The presence of Black women in media has been a major talking point of late. Scandal, How To Get Away With Murder, black-ish, Suits, and Sleepy Hollow frequently come up in discussion, opposing the images of Black women offered via reality show vehicles. Here in Canada, the recent Globe and Mail gaffe mixing up Traci Melchor and Tracy Moore led to discussions on the cross-race effect, or other-race bias. Arisa Cox’s earlier-mentioned piece on being ordered to straighten her natural hair (and her decision to quit instead) was the final catalyst to the creation of Mirror Images. These points and more inspired me to forge a space to have an authentic conversation about the issues around diversity and representation in media, particularly from the perspective of Black Canadian women.

I find that the majority of conversations I engage in around race and media come from an American lens. Having those kinds of discussions here in Canada seems rare, but is not something we should be shying from. As I’ve said before, Canada’s PR team is GOLDEN – we often snuggle under our cozy blanket of multiculturalism, but far too often we pull that blanket over our heads and refuse to discuss the nuances of that multiculturalism in various contexts. I’m hoping that Mirror Images will help us to pull that blanket down and bring light to a variety of issues from a Canadian perspective – this is a conversation that EVERYONE needs to be a part of.

I have an incredible panel line up:

Tatiana King: Radio Personality, G 98.7FM’s “The African Groove Show”
Arisa Cox: Freelance Journalist & Host of Big Brother Canada
Kim Johnson: Producer, CityNews
Nneka Elliott: Reporter/Anchor/Co-host, CP24 Breakfast
Ingrie Williams: Stylist & Editor of HOLR Magazine
Namugenyi Kiwanuka: Columnist & Videographer

These women are all representing various arms of Canadian media, and will all bring rich perspectives and experiences to the table. With these women, I hope to foster an important discussion and allow room for new connections to be made. If you’re in the media industry, aim to be, create content, or consume media, this event is for you. Mirror Images sponsors Harlem Restaurant, R Flavour, Soulafrodisiac, and Caribbean Vibrations TV all believe in the vision of the event, and the support has been amazing. Like I said at the start of this post, creating the things you wish for is liberating yet frightening – but genuine support helps to alleviate some of those jitters.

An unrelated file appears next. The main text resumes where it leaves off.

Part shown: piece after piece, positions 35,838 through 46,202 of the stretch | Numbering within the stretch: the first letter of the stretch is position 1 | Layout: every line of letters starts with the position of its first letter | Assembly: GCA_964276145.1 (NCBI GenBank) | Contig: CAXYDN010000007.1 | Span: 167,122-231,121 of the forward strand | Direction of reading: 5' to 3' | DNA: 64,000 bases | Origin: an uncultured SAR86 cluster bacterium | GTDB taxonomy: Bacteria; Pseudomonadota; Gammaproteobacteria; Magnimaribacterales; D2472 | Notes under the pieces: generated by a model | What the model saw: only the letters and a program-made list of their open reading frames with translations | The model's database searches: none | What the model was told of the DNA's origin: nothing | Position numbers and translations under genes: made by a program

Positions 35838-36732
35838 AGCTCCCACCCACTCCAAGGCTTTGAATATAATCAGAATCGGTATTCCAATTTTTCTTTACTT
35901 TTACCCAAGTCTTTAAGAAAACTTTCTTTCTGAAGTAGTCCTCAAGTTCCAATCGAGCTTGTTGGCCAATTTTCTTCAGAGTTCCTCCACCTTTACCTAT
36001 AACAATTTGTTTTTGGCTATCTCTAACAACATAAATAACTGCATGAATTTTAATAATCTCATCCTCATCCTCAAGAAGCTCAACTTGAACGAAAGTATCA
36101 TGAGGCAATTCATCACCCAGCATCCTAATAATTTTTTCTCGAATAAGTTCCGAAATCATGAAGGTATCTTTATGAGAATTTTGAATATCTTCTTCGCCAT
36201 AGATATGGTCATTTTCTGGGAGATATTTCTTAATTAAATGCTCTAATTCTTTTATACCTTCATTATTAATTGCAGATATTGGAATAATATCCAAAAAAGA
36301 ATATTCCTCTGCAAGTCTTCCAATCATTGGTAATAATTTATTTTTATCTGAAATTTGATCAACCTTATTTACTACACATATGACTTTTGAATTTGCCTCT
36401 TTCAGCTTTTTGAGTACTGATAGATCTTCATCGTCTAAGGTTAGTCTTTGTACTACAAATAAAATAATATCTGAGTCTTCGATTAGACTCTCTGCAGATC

I’m hoping you’ll be able to show support as well – if you’re in the Toronto area, please join us for Mirror Images: Conversations On Diversity & Representation In Media on Sunday, October 26th from 1:30-5pm at Harlem Restaurant (67 Richmond Street East)! Tickets are $10 and available here on Brown Paper Tickets.

Mara Brock Akil’s acceptance speech at the 2013 Black Girls Rock award show has stuck with me since I first heard it. She stated “My work is driven by my belief that the human spirit needs validation,” and continued to let us know, “Even if no one else sees you, I see you.” With Mirror Images, I want us to be seen, to be heard, to be validated, and to be respected. That’s what I wish for.

FEMININE FOUNDATION: Lessons From My Mother’s Room

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Lately, I’ve been thinking a lot about womanhood and my understanding and expression of it. I recently wrote a piece about how my Caribbean heritage played a role in my development from girl to woman, and a couple of weeks ago, I was reminded of another way in which my womanhood was molded – by visiting the sacred space known as my mother’s bedroom.

Someone on Twitter threw a question out to the timeline the other day – “How old were you when you realized your mom was fly?” I couldn’t remember the exact age, but I recalled being in Jamaica one night when my parents were prepping for a night out on the town. I remember sitting on the bed watching my mom in the mirror, painting her lips red while fixing her curls. She wore a pretty gold dress and slipped her feet into black pumps before floating out the door in a cloud of perfume, and I swore she was magic. After that moment, I loved being able to sit in my mom’s room and soak up all things grown woman (cue Beyoncé).

My closet was full of little girl clothes, and my drawers filled with little girl undershirts and underwear. My toiletries were pink and purple bottles, marked with cartoon princesses and other accoutrements that signified my youth. My “nail polishes” and “lipsticks” were kid-friendly lacquers that didn’t compare to the real thing, and I knew it. And everything was plastic. Plastic could be cleaned, could drop without shattering, could be refilled when the familiar wheezing sound alerted us to its emptiness. Plastic wasn’t precious.